The Collegiate Laws of Life Essay Contest asked Penn State students to explore ethical values and intercultural issues, and their talent for expressing their views in writing. Steven Schneible, ’21 Paterno Fellow and Schreyer Honors Scholar, English and Psychology, won First Place for his essay, “And They Were Found Wanting,” in response to this prompt:
“Everybody is identical in their secret unspoken belief that way deep down they are different from everyone else.” David Foster Wallace
What makes us the same?
And They Were Found Wanting
When David Foster Wallace wrote Infinite Jest, the doorstopper of a novel for which he is best known, the literary maverick used his tongue-in-cheek, maximalist style to deliver relatively old-school moral lessons to his hip and well-educated audience. True to postmodern form, characters argue about advanced mathematics using swear words and the solecistic “like,” and avant-garde films are explicated via their self-referential scripts. But Wallace asserts some relatively conservative social tenets amid the book’s farcical elements: Alcoholics Anonymous becomes a religion that really works in spite of its adherents’ initial cynicism; empty pleasure, be it substances or entertainment, consumes Infinite Jest’s characters with “centerless eyes and a ravening maw.” Wallace hinges these potentially holier-than-thou claims on a post-subjectivity approach to human psychology and moral philosophy, namely, that “Everybody is identical in their secret unspoken belief that way deep down they are different from everyone else.” True, we cannot ever fully know the experience of consciousness in another person, and in that regard, we all have unique perspectives and psyches. Be our idiosyncrasies as they may, however, human beings are unified in our propensity to be done in by our own egos. Our talents and personae define our individuality, but our collective capacity for falling prey to ourselves is ubiquitous, unifying, and unsettling.
The self wants. Call it the lizard brain or the inner caveman or whatever you will, but our most evolutionarily ancient — and, for that matter, pressing — instinct is simple survival. While Tuk-Tuk and his hunter-gatherer companions may not have known of Maslow’s Hierarchy of Needs as such, they surely recognized that food and shelter came before dancing and singing. Clearly, the drive to keep ourselves safe and fed helps us rather than harms us — and has done so for a good long while. But we don’t hunt and gather anymore. With the dawn of agricultural societies, in which stowable surpluses of food became the norm, survival became less of a daily issue. Historians of the discipline attribute the dawn of Ancient Greek philosophy to agriculture’s freeing up of time to think in the abstract, and with the near-universal adoption of agriculture, humans the world around have accomplished a great deal with their penchant for abstract thought.
Abstract thinking, however, still takes place in the human brain, an organ expertly crafted to lead us astray from what our better angels would have us do. Computers are literally wired for reason; we, on the other hand, possess a volatile neuroendocrine circuitry susceptible to just about any biological data input. Furthermore, we desire pleasure over pain, to use Bentham’s terms. Yes, food in the belly brings more pleasure than death by saber-toothed tiger, but heroin brings much more pleasure than just about anything. Dante made them into his Inferno’s giants, and Freud called them the id, but regardless of their name, our pleasure-bent desires can lead us to dark places indeed; it’s no accident that so many major religions emphasize self-denial and asceticism in their moral codes.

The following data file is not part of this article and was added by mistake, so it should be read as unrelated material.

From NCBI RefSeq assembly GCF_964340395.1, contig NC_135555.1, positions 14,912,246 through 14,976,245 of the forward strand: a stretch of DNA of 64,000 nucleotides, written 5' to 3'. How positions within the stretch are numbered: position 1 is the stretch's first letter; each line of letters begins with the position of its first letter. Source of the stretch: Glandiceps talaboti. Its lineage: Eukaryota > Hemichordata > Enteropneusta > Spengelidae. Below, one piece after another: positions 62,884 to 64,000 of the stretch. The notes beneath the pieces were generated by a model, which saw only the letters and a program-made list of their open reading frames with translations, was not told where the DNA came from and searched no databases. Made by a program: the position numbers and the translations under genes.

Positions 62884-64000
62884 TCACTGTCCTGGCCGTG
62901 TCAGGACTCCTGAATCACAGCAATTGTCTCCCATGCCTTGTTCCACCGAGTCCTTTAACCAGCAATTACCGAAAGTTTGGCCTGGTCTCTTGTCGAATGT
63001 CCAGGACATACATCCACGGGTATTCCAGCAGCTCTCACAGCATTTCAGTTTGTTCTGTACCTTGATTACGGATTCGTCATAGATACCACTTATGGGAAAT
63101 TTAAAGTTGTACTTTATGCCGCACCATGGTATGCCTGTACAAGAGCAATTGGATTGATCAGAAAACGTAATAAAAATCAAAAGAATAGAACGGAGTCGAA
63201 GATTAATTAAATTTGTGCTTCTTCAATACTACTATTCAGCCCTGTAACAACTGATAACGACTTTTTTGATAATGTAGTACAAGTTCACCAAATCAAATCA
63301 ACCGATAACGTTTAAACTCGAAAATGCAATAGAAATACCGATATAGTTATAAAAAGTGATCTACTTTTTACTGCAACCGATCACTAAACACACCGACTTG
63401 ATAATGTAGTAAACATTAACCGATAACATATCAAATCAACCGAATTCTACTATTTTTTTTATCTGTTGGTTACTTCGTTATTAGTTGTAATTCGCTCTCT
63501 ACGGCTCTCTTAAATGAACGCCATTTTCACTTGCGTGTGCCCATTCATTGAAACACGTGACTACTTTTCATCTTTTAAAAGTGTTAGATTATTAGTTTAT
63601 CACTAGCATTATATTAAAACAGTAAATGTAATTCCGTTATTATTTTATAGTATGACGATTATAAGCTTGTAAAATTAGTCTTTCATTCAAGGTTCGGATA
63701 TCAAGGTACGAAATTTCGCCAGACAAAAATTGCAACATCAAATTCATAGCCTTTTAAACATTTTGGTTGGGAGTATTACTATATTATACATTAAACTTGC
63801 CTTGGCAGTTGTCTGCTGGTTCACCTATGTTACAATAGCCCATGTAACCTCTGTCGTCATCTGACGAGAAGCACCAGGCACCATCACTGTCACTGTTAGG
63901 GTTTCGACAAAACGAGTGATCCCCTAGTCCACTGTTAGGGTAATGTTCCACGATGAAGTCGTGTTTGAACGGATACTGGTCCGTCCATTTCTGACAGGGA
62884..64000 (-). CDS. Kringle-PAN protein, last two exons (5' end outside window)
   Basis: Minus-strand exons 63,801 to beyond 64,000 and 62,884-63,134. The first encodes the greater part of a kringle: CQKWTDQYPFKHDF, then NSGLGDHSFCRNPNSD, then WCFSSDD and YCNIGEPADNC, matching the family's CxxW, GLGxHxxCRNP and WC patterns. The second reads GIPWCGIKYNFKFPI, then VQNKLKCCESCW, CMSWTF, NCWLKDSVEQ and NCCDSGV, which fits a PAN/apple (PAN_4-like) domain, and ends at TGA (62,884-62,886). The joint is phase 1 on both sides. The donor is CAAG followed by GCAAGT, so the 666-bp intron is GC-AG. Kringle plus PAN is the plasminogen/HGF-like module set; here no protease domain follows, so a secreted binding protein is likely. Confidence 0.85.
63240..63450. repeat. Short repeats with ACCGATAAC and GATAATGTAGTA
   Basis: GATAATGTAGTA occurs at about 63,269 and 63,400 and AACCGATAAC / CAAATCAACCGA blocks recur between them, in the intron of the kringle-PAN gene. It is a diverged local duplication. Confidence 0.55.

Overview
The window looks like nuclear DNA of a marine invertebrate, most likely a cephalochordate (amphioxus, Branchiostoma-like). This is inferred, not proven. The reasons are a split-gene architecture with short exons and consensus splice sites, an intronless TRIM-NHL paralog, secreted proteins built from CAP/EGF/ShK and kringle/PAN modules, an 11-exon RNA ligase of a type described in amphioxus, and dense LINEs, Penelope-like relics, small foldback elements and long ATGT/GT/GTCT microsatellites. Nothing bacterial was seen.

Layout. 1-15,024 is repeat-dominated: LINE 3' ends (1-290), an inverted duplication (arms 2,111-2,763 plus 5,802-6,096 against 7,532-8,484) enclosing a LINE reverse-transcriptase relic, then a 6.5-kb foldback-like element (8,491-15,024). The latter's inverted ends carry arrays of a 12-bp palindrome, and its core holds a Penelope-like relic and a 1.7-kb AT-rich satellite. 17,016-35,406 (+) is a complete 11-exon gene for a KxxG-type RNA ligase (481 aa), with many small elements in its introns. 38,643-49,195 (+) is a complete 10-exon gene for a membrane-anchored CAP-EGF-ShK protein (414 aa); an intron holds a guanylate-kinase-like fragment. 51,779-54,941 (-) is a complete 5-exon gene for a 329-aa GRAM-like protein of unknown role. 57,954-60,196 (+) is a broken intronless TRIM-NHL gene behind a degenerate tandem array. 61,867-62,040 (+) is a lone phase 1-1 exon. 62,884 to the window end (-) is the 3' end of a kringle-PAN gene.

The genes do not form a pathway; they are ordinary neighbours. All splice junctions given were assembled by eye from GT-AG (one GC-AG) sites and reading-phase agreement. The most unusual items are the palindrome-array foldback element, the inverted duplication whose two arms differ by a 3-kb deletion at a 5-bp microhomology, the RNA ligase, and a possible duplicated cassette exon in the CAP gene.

Wallace knew all too well the bestial seduction of the chemically pleasurable; much of Infinite Jest came from the author’s experiences in and reflections on Boston AA when he was a recovering user, and the novel decries our base impulses to pursue empty pleasures like substances. But the desire to be satiated dwells within the brain, that handmaiden of specious higher-order reasoning, and avaricious pleasures can jump to the abstract, too. The cognitive psychologist Jerome Bruner argues that narrative thinking often overpowers rational thinking, making us ill-suited to good decision-making. Combined with the need to preserve one’s self-esteem, the false seductions of narrative thinking can be especially detrimental — moreso when advertising is involved. Advertising, not coincidentally, is arguably the second main symbolic villain of Infinite Jest, and Wallace observes that marketing targets our shallow drive to see ourselves as cool or smart or attractive — in other words, the drive to piece together a cohesive, pleasurable narrative in which we are the best in some way. We all succumb to this irrational thinking, and we all consume the products that advertising pushes our way. Drugs represent the worst of detrimental pleasure-seeking, but food, sex, shopping, exercise, and even anonymous generosity can be abused a là substances; the last example actually precedes this prompt’s quotation in Infinite Jest, as it comes from a section listing what one learns in a halfway house.
Wallace does not deny that we are our own individuals. Rather, it is our tendency to seek harmful pleasure that we all share, including maladaptive self-narratives and what we buy to make ourselves feel better. Acknowledging our ever-present and self-obsessed compulsion to feel good can be difficult and even depressing. Even so, as Wallace says: “The Truth will set you free. But not until it is finished with you.”